Fourth Duke Leadership Academy Class Begins

Faculty and staff begin year-long program on leadership

Doris B. Jordan
Duke President Richard H. Brodhead addresses members of the Duke Leadership Academy last week. Photo by Bryan Roth.

Representing areas from across Duke - from Athletics to University Development - 27 faculty and staff members gathered last week to kick off the fourth Duke Leadership Academy.

The year-long program helps emerging university leaders learn from current Duke administrators, trustees and others. To celebrate the start of the 2013 session, participants were welcomed by Duke President Richard H. Brodhead, who shared with the group his experience of becoming chair of Yale's English department and eventually president of Duke.

Brodhead said that one of the keys of good leadership is recognizing talents of others and allowing them to flourish with guidance. For him, that started when he was selected to act as chair of his department at Yale. He found that engaging and listening to his peers was an invaluable way to gain their trust.

"People like being a part of something bigger than themselves and it's about finding the thing that's bigger than self-interest," Brodhead told the academy participants Friday. "Leadership is letting people have space in order to let them be good at what they're doing. That way, they're able to find their place among something bigger."

That resonated with Denise Comer, assistant professor of the practice in writing and director of first-year writing with the Thompson Writing Program. She said that she found value in Brodhead's advice to think about how to encourage others to aim high and reach for their goals and dreams. She noted that taking that step primarily involves being a good listener.

"President Brodhead displayed the very leadership qualities he described as he took the time to not only ask participants to introduce themselves, but listen actively as we shared our names, positions and responsibilities," she said. "It became clear he was a careful listener who understood and valued each of our varied, but ultimately cohesive, contributions to our shared endeavor of moving Duke forward in compelling and significant ways."

Along with Comer, participants in the Duke Leadership Academy will spend 2013 learning from best practices introduced in the Fuqua/Coach K Center On Leadership and Ethics (COLE) model. Over the course of the year, class members hear directly from leaders at Duke, Durham and members of the university's board of trustees about their perspectives and experiences. Participants also have monthly readings and assignments that focus on critical leadership behaviors.

Participants are handpicked each year by the dean or vice president for their area and represent a broad spectrum of Duke's academic and administrative areas. The aim of the academy, which is co-sponsored by COLE and Duke Human Resources, is to nurture the next generation of leaders at Duke

"This organization thinks a whole lot about you and what you do," Kyle Cavanaugh, vice president for administration, told Leadership Academy members. "Our goal is to expose you to key leaders of the institution to strategically learn about their experiences and issues they face. We want to take Duke's talent and enhance your skill set."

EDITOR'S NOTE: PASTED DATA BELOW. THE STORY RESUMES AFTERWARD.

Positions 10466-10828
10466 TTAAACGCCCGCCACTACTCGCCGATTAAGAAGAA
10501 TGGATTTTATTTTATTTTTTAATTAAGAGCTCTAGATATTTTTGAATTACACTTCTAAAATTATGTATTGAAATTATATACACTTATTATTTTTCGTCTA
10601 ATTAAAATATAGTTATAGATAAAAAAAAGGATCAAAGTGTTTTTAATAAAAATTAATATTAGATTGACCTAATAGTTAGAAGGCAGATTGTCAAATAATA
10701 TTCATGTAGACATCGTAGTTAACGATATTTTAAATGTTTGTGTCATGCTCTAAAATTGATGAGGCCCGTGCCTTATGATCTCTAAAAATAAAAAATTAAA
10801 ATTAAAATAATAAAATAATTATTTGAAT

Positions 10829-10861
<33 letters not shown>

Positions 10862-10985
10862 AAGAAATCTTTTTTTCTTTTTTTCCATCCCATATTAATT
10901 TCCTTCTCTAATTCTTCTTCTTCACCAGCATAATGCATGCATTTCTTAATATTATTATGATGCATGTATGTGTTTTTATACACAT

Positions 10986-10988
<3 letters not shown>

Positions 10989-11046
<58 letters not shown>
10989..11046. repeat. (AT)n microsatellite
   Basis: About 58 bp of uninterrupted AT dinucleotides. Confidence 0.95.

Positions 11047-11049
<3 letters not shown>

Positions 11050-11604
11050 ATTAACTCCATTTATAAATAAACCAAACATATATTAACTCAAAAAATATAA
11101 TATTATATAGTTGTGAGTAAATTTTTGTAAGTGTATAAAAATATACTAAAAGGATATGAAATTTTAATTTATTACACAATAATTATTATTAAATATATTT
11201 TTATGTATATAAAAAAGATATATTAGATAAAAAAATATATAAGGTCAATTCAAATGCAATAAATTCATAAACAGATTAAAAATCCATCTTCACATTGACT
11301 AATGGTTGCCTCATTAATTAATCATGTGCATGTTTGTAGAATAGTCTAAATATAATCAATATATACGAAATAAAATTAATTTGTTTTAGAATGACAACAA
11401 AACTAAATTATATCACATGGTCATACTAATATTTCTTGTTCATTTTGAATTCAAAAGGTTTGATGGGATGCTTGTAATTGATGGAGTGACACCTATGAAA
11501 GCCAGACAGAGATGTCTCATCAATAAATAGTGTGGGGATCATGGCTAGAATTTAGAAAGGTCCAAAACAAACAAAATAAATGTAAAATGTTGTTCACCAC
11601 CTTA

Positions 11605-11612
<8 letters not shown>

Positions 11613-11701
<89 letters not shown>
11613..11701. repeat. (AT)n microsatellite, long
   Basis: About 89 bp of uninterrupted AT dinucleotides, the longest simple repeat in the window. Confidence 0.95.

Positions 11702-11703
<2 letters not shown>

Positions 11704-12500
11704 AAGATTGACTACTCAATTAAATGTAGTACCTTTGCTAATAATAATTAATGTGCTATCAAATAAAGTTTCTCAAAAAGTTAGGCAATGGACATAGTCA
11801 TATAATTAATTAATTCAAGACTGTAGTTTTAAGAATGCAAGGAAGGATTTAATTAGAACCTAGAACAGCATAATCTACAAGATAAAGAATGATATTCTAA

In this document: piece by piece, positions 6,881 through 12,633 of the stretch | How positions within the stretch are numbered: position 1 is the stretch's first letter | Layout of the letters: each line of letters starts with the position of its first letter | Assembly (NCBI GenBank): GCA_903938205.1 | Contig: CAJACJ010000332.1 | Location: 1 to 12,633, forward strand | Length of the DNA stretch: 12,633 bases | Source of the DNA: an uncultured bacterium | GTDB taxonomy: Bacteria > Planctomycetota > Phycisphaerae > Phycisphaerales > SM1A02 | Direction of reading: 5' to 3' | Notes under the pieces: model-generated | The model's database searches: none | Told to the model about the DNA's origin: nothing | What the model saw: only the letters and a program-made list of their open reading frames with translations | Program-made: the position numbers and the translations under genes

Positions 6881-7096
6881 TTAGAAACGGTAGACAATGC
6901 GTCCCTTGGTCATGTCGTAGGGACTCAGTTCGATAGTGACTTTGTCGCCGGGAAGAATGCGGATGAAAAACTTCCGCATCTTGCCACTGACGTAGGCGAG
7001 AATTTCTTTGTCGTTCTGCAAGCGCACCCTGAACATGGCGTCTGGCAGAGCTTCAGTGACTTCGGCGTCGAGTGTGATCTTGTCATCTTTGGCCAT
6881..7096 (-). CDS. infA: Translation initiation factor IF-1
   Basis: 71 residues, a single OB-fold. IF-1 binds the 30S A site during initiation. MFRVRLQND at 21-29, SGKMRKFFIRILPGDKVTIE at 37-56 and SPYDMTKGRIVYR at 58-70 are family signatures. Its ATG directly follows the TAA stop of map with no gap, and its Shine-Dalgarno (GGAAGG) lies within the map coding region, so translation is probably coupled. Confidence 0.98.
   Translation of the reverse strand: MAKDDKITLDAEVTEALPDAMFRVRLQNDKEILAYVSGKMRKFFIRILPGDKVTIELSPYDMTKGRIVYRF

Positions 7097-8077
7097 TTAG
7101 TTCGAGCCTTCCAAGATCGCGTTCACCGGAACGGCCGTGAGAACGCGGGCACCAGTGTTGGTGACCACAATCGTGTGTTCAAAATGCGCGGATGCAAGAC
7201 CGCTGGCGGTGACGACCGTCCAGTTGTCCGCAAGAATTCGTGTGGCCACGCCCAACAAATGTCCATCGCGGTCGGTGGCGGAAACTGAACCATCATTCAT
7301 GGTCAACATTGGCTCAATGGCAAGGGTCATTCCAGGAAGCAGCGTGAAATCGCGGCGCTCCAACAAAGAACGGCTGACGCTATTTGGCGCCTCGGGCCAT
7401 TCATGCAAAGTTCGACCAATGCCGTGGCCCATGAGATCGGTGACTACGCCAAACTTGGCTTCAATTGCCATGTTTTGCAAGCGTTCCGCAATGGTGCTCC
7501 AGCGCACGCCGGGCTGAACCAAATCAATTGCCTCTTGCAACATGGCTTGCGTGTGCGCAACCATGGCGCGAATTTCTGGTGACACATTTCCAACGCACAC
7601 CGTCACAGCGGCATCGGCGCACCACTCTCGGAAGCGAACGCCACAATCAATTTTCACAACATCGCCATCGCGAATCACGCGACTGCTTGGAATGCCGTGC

Members of the 2013 Duke Leadership Academy are:

  • Richard Biever, chief information security officer, Office of Information Technology
  • Jim Bjurstrom, police major, Duke Police
  • Krista Bofill, director of development, Fuqua School of Business
  • Denise Comer, assistant professor of the practice in writing and director of first-year writing with the Thompson Writing Program
  • James Daigle, director of information technology, Pratt School of Engineering
  • Greg Dye, operations manager, Duke Lemur Center
  • Shanna Fitzpatrick, director of budgets and finance, Graduate School
  • Erin Gasch, director of alumni relations, Fuqua School of Business
  • Joe Gonzalez, dean of residence life, Student Affairs
  • Scott Greenwood, director of operations, Alumni Affairs
  • Denise Haviland, director of marketing and strategic communications, Public Affairs and Governmental Relations
  • Liz Hutton, director of admissions, Graduate School
  • Jon Jackson, associate athletics director, Duke Athletics
  • Amanda Kelso, associate director of GEO, Arts & Sciences
  • J. Alan Kendrick, assistant dean of graduate student affairs, Graduate School
  • David Lindquist, director of development, Divinity School
  • Stacey McCorison, associate dean for medical education administration, School of Medicine
  • Lupita McMillan, assistant dean of undergraduate affairs, Pratt School of Engineering
  • John Michnowicz, associate dean and executive director of the Office of Research Administration, School of Medicine
  • Leanora Minai, director of communications, Human Resources
  • Mark Phillips, IT audit director, Internal Audit
  • Alison Rabil, assistant vice provost and director, Financial Aid
  • Marnie Rhoads, assistant dean of special projects and academic affairs, Pratt School of Eningeering
  • Greg Rives, director of Bursar's Office, Financial Services
  • Beth Sizemore, assistant director of administrative systems management, Financial Services
  • Tom Szigethy, director, Duke Wellness Center
  • Brett Walters, manager of computing operations, Alumni Affairs